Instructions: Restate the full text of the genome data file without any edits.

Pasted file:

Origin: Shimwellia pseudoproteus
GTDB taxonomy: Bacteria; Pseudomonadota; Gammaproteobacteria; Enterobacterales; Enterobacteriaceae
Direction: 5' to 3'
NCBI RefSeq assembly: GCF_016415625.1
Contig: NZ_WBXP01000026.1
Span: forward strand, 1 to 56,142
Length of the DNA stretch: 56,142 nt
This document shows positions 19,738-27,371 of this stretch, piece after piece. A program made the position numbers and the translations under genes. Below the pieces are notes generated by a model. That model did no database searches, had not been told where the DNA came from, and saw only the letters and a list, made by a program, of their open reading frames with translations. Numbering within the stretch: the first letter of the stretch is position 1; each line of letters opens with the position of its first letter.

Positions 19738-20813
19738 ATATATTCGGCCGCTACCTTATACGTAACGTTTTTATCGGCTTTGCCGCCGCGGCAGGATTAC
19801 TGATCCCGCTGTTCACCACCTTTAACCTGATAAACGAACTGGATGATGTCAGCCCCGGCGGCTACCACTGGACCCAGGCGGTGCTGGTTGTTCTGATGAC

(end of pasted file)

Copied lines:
Origin: Shimwellia pseudoproteus
GTDB taxonomy: Bacteria; Pseudomonadota; Gammaproteobacteria; Enterobacterales; Enterobacteriaceae
Direction: 5' to 3'
NCBI RefSeq assembly: GCF_016415625.1
Contig: NZ_WBXP01000026.1
Span: forward strand, 1 to 56,142
Length of the DNA stretch: 56,142 nt
This document shows positions 19,738-27,371 of this stretch, piece after piece. A program made the position numbers and the translations under genes. Below the pieces are notes generated by a model. That model did no database searches, had not been told where the DNA came from, and saw only the letters and a list, made by a program, of their open reading frames with translations. Numbering within the stretch: the first letter of the stretch is position 1; each line of letters opens with the position of its first letter.

Positions 19738-20813
19738 ATATATTCGGCCGCTACCTTATACGTAACGTTTTTATCGGCTTTGCCGCCGCGGCAGGATTAC
19801 TGATCCCGCTGTTCACCACCTTTAACCTGATAAACGAACTGGATGATGTCAGCCCCGGCGGCTACCACTGGACCCAGGCGGTGCTGGTTGTTCTGATGAC